SF mulls Uber and Lyft fees, gas tax for transportation funding

By Joe Fitzgerald Rodriguez : sfexaminer – excerpt

The Transportation Task Force 2045 is weighing possible measures for future ballots to fund Muni service, streetscape projects and bicycle infrastructure in The City…

2045? They can’t get 2017 right so they are skipping ahead a few years to fix those problems. Who are they kidding?

San Francisco is mulling a 20-cent-to-$1 fee for Uber and Lyft rides in San Francisco to fund local transportation, like Muni, among a suite of more than 20 potential tax measures.

From a tax on companies in the “gig economy” like TaskRabbit, to a gas tax, those measures are aimed at raising millions of dollars for Muni service, streetscape projects and bicycle infrastructure throughout The City.

The new ballot measures in the form of taxes, fees and bonds may be introduced in the near and far flung future, with some measures introduced as early as 2018 and others — including the potential Uber fee — in years to come, because they require changes in state law, according to city documents…(more)

City Hall is living beyond its means. That is the message the voters sent when they opposed the sales tax. Gentrification is not just based on rent rates. Each tax adds to the cost of living. Property taxes raise rents. Gas taxes and fuel tax raises the cost of goods that need to be transported, such as food. Now that we are using less water they want to tax the tap water.

San Franciscans want happy trails — not rocky roads

by Aaron Peskin: marinatimes – excerpt

Budget season has drawn to a close, and the city has made a significant investment in our city streets with the Board of Supervisors approving an additional $90 million in road work and resurfacing funds to be spent down over the next two years.

These are the funds that will be used to repave our city streets (600 blocks annually), extend or repair our sidewalks, paint our bike lanes, and fill pesky potholes. San Francisco Public Works is hiring more workers, and San Francisco has slowly increased its Pavement Condition Index Score…

The wrong signs get posted for the wrong projects on the wrong streets, construction equipment lies inactive for months in on-street parking spots, while a seemingly never-ending parade of orange-and-white striped A-frame signs line the streets letting merchants and residents know that they should brace for yet another construction project that might or might not have an actual public benefit. At the very least, it could be coordinated much better.

In addition, the hearing revealed that some repetitive projects are dropped from the city’s database, in violation of the city’s moratorium on digging up the city streets more than once in a five-year span. For example, the corner of Green Street and Columbus Avenue has been dug up at least four or five times in the last six years, yet San Francisco Public Works did not have that data for those jobs on file.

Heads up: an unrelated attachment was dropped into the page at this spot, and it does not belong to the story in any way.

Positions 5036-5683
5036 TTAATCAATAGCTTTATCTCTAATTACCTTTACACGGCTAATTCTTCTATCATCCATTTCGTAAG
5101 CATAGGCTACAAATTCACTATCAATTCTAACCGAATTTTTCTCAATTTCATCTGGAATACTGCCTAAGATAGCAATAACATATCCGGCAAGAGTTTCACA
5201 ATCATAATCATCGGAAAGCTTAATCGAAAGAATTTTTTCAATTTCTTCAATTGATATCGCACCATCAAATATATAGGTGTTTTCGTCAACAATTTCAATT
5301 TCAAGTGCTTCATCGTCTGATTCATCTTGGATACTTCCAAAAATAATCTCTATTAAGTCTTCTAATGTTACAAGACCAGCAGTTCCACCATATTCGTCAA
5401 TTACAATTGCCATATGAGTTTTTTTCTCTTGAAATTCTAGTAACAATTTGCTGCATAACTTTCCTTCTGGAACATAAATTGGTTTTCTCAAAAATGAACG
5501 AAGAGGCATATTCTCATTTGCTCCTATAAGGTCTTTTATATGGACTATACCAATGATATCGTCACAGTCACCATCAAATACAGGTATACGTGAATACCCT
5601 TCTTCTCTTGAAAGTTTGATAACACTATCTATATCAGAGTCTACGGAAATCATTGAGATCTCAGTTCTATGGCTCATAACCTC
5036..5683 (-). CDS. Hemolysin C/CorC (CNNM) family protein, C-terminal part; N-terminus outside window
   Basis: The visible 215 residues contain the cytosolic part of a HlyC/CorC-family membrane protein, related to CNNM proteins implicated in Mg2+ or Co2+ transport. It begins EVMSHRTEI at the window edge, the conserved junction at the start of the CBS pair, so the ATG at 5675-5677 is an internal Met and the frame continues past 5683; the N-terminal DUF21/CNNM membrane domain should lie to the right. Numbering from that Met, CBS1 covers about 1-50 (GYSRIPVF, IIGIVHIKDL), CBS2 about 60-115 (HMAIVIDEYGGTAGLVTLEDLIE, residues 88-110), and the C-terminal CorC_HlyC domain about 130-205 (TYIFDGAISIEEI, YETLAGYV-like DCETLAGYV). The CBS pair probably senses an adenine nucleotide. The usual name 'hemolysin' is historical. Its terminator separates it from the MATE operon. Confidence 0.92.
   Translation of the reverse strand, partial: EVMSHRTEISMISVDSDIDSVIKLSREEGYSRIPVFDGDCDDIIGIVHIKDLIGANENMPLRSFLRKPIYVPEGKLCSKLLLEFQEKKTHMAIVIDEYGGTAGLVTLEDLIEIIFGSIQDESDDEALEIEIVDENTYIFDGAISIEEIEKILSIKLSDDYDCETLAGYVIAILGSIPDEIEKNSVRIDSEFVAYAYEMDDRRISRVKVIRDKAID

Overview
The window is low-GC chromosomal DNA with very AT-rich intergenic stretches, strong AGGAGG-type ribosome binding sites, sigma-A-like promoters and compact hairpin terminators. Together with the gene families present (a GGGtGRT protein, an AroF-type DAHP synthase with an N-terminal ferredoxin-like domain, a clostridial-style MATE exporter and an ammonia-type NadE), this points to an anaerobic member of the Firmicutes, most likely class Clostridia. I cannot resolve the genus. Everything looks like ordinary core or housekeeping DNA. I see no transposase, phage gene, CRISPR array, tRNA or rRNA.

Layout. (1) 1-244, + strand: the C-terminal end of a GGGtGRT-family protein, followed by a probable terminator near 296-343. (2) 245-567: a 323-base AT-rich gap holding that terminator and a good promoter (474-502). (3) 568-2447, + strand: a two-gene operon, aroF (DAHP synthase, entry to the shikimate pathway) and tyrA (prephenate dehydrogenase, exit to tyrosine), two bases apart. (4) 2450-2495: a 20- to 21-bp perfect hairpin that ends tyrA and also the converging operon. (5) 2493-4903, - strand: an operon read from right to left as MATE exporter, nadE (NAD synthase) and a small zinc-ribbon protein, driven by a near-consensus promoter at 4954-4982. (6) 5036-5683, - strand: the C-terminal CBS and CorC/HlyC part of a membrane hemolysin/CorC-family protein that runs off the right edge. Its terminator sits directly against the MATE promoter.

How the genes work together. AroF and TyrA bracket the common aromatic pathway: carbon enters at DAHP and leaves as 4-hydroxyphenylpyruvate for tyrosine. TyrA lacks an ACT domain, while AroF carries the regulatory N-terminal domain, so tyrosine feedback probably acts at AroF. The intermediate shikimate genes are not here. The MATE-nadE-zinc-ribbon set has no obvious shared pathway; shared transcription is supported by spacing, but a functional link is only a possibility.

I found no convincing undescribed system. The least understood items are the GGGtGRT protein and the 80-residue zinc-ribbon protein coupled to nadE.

I am working with Supervisors Jane Kim and Norman Yee on legislation that would create stricter conditions for subcontractors and would trigger a construction mitigation fund for projects that run over budget or drag on endlessly.

The time has come to make sure that we are managing San Francisco taxpayer money responsibly when it comes to our city streets; these safety and road resurfacing projects are priorities that shouldn’t have to be painful… (more)

This pretty well covers the frustrations that residents and businesses are feeling with the street construction repair program being set up and “managed” by the SFMTA. The subcontractors were a problem for the residents dealing with street trees and damaged sidewalks and the Supervisors solved that one. Now it is time for them to take on the street subcontractors.

At the top of the list of issues, is the lack of skilled labor in the construction business due to the overwhelming number of projects underway. We are doing too much too fast and the quality of the work is suffering because of the unrealistic pace. This is why we need to slow it down. We will be having talks this month over various options for solving this problem. Thanks to supervisors Peskin, Yee and Kim for taking this on.

NO NOTICE: A number of other issues were raised at the meeting described here. One is the most familiar of all that accompanies every complaint being raised from “overnight” tow-away signs to sudden contractors tearing up sidewalks without a visible permit – NO NOTICE ahead of the sudden pop-up construction work. Obviously the multi-million dollar noticing system that SFMTA is using to communicate with the public is failing to do the job. We need a new procedure of noticing.

As Supervisor Breed pointed out at the meeting, unnecessary controversial bulblouts and other street “improvements” are going onto small side streets with no accident history under the guise of “Safe Street improvements.” The SFMTA staff had no real excuse for this when quizzed on the matter.

A similar issue is ongoing with regard to the hated Red Lane “experiments” that were put into areas of the city, in including Mission Street, that were not designated as “experimental” areas, and the required “studies” for the “experiments” were not done in a timely fashion.